• What do you think are the key aspects of Web 2.0 that are likely to impact on education in today’s schools? 

Web 2.0 has transformed the WWW into a much more powerful teaching and learning resource, from Web 1.0 which is basically a read only information resource to a read/write resource.  Web 2.0 tools facilitate easy communication, collaboration, creation of new information and knowledge. Students are no longer passive consumers of information but are active creators of information.

  • What are the opportunities here for teacher librarians?

Web 2.0 tools like wikis and blogs are excellent communication, instructional, collaboration and library resource promotional tools for engaging learners. Pathfinders in text and visual formats can easily be created using Web 2.0 tools to facilitate targeted information search.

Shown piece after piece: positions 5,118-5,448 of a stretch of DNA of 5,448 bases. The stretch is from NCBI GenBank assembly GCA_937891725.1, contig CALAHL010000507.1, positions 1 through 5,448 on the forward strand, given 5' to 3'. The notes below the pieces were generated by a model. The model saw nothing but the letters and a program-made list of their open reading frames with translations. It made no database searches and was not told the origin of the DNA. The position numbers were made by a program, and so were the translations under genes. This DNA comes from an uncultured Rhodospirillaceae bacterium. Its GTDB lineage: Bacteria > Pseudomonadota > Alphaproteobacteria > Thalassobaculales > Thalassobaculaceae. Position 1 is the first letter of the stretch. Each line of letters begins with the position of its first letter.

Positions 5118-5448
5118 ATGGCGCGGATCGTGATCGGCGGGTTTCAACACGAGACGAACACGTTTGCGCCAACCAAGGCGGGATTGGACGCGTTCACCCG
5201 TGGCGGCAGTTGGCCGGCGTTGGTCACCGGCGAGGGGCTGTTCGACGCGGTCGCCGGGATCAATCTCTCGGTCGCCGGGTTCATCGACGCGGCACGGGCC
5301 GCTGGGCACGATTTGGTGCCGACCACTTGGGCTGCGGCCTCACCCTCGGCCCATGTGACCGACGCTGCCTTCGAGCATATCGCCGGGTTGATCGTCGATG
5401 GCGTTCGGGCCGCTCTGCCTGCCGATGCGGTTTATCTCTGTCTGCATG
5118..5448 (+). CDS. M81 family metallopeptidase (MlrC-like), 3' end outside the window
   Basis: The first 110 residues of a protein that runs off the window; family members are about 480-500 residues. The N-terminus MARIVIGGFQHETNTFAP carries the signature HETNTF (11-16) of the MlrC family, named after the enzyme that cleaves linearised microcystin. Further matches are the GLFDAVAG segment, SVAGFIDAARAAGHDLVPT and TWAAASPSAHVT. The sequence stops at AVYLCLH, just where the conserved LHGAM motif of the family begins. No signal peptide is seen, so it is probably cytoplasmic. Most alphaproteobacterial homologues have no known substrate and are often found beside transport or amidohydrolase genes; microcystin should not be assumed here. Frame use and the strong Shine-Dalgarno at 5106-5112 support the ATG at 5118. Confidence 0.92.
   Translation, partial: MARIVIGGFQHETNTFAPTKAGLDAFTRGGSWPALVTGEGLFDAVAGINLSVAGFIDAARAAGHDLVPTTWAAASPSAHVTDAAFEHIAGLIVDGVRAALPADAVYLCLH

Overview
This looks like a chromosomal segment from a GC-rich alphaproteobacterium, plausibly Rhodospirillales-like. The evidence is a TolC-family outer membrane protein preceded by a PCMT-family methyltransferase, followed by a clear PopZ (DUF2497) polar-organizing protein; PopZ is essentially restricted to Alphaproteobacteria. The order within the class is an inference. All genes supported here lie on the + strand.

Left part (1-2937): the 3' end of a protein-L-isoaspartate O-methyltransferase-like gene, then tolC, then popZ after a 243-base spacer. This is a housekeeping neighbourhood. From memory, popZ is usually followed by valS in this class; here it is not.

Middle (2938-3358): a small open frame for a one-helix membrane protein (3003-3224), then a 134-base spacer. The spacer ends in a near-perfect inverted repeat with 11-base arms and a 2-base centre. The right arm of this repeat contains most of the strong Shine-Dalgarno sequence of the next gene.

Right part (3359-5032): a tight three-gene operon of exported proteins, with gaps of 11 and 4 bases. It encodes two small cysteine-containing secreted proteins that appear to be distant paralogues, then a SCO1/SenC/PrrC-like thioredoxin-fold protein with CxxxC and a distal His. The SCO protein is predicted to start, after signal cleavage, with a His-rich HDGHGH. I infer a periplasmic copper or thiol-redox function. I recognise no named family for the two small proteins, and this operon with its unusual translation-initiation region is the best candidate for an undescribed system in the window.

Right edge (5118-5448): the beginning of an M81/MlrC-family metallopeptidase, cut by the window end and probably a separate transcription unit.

• Can teacher librarians afford to ignore Web 2.0 tools?

Teachers and teacher librarians who are in the business of educating our youth can ill afford to ignore Web 2.0 tools as they can be effective teaching and learning tools if properly harnessed. More importantly, we need to connect and engage our google generation of learners savvy in ICT (smartphones, iPads etc) and web 2.0 tools. Unless we are able to engage our students meaningfully in their ‘turf’, we may find teaching the digital natives more and more challenging. As such, teachers and teacher librarians need to quickly learn new digital skills and knowledge in order to bridge gap. The urgency of the matter was aptly captured by Will Richardson in his 31Aug 2011 blog entry (http://willrichardson.com/) where he shared that “teachers needing to be learners first, needing to be the learning experts in our communities, not just the subject matter experts”. His sentiment is aptly encapsulated in a quote by Eric Hoffer, “In times of change, learners inherit the earth, while the learned find themselves beautifully equipped to deal with a world that no longer exists”. To remain relevant and effective in our profession, we have no choice but to continue learning new skills and to learn fast.